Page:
Conflicts of Interest

      All authors report no conflicts of interest.

      References

        • Ahmedani BK
        • et al.
        Health care contacts in the year before suicide death.
        J Gen Intern Med. 2014; 29: 870-877
        • Ahmedani BK
        • et al.
        Racial/ethnic differences in health care visits made before suicide attempt across the United States.
        Med Care. 2015; 53: 430-435
      1. The Joint Commission. Suicide Prevention. Accessed Apr 25, 2021. https://www.jointcommission.org/resourSces/patient-safety-topics/suicide-prevention/.

        • Rossom RC
        • et al.
        Facilitating action for suicide prevention by learning health care systems.
        Psychiatr Serv. 2016 Aug 1; 67: 830-832
        • Connolly SL
        • et al.
        Rapid increase in telemental health within the Department of Veterans Affairs during the COVID-19 pandemic.
        Telemed J E Health. 2021; 27: 454-458
        • Yellowlees P
        • et al.
        Rapid conversion of an outpatient psychiatric clinic to a 100% virtual telepsychiatry clinic in response to COVID-19.
        Psychiatr Serv. 2020 Jul 1; 71: 749-752
        • Rosen CS
        • et al.
        Virtual mental health care in the Veterans Health Administration's immediate response to coronavirus disease-19.
        Am Psychol. 2021; 76: 26-38
        • Gentry MT
        • et al.
        Clinician satisfaction with rapid adoption and implementation of telehealth services during the COVID-19 pandemic.
        Telemed J E Health. Epub. 2021 Feb 19;
        • Haque SN.
        Telehealth beyond COVID-19.
        Psychiatr Serv. 2021 Jan 1; 72: 100-103
        • Uscher-Pines L
        • et al.
        Telehealth use among safety-net organizations in California during the COVID-19 pandemic.
        JAMA. 2021 Mar 16; 325: 1106-1107
        • Moran M.
        CMS lifts restrictions on telehealth for psychiatry, other services to meet COVID-19 challenge.
        Psychiatr News. Epub. 2020 Mar 25;
        • Kroenke K
        • et al.
        The Patient Health Questionnaire Somatic, Anxiety, and Depressive Symptom Scales: a systematic review.
        Gen Hosp Psychiatry. 2010; 32: 345-359
        • Bush K
        • et al.
        The AUDIT alcohol consumption questions (AUDIT-C): an effective brief screening test for problem drinking. Ambulatory Care Quality Improvement Project (ACQUIP). Alcohol Use Disorders Identification Test.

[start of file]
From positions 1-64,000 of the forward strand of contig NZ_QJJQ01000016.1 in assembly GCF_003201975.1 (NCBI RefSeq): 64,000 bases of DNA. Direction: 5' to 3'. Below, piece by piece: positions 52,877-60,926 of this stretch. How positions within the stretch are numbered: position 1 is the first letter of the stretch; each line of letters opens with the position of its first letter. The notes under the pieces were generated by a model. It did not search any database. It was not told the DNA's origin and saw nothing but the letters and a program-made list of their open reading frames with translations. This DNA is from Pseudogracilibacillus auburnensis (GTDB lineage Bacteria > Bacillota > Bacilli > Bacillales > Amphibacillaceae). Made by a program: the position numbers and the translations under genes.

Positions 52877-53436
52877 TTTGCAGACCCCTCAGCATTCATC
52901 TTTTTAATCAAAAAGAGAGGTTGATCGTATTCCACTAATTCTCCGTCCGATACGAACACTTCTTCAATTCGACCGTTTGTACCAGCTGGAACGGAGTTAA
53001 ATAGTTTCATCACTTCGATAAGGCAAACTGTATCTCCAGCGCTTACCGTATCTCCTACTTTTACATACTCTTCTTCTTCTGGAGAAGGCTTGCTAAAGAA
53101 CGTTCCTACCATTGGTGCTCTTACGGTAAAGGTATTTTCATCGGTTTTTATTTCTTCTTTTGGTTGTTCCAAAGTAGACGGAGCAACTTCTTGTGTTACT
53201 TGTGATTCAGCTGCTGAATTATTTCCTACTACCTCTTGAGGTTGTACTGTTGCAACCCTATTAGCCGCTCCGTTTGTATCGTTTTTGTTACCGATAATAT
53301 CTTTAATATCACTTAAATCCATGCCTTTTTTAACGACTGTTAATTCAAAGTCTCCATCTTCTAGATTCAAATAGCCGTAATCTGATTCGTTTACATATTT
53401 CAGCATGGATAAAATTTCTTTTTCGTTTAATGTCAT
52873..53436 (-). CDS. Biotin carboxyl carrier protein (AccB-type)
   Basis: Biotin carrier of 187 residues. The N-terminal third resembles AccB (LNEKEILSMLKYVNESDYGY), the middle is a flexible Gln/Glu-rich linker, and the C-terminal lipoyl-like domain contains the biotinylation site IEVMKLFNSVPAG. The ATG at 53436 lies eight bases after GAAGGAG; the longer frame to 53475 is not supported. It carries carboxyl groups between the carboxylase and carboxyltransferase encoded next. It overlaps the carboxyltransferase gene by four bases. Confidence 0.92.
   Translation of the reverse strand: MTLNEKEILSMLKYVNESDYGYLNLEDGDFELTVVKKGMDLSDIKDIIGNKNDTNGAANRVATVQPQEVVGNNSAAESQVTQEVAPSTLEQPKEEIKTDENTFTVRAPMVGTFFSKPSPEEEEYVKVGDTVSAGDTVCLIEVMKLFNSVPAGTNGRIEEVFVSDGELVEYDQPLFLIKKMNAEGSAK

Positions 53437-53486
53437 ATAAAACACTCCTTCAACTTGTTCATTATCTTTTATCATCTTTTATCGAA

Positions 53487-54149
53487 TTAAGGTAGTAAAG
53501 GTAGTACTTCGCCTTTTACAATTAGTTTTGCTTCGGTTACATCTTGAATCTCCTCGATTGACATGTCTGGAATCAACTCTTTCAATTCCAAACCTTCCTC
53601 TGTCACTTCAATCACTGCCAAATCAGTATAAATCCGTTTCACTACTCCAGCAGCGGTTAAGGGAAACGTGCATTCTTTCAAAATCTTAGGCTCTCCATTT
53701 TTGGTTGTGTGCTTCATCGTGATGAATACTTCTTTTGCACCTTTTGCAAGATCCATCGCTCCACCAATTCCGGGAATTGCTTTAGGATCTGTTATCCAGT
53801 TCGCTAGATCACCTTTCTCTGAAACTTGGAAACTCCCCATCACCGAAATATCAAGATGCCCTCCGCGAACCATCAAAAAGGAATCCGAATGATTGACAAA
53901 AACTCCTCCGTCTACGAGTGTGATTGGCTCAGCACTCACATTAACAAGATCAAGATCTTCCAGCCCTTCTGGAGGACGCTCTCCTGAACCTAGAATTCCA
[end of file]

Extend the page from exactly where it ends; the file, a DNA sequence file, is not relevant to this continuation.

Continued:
Arch Intern Med. 1998 Sep 14; 158: 1789-1795
        • Simon GE
        • et al.
        Risk of suicide attempt and suicide death following completion of the Patient Health Questionnaire depression module in community practice.
        J Clin Psychiatry. 2016; 77: 221-227
        • Posner K
        • et al.
        The Columbia–Suicide Severity Rating Scale: initial validity and internal consistency findings from three multisite studies with adolescents and adults.
        Am J Psychiatry. 2011; 168: 1266-1277
        • Stanley B
        • et al.
        Brief intervention and follow-up for suicidal patients with repeat emergency department visits enhances treatment engagement.
        Am J Public Health. 2015; 105: 1570-1572
        • Newcombe RG.
        Two-sided confidence intervals for the single proportion: comparison of seven methods.
        Stat Med. 1998 Apr 30; 17: 857-872
        • McGinn MM
        • et al.
        Recommendations for using clinical video telehealth with patients at high risk for suicide.
        Psychiatr Clin North Am. 2019; 42: 587-595
        • Luxton DD
        • et al.
        Suicide risk management during clinical telepractice.
        Int J Psychiatry Med. 2014; 48: 19-31
        • Brock SE
        • et al.
        Conducting school suicide risk assessment in distance learning environments.
        Contemp Sch Psychol. Epub. 2021 Jan 4;
      2. National Action Alliance for Suicide Prevention. COVID Guidance: Screening for Suicide Risk During Telehalth Visits. 2020. Accessed Apr 25, 2021. https://theactionalliance.org/sites/default/files/covid-suicidescreentelehealth_3.pdf.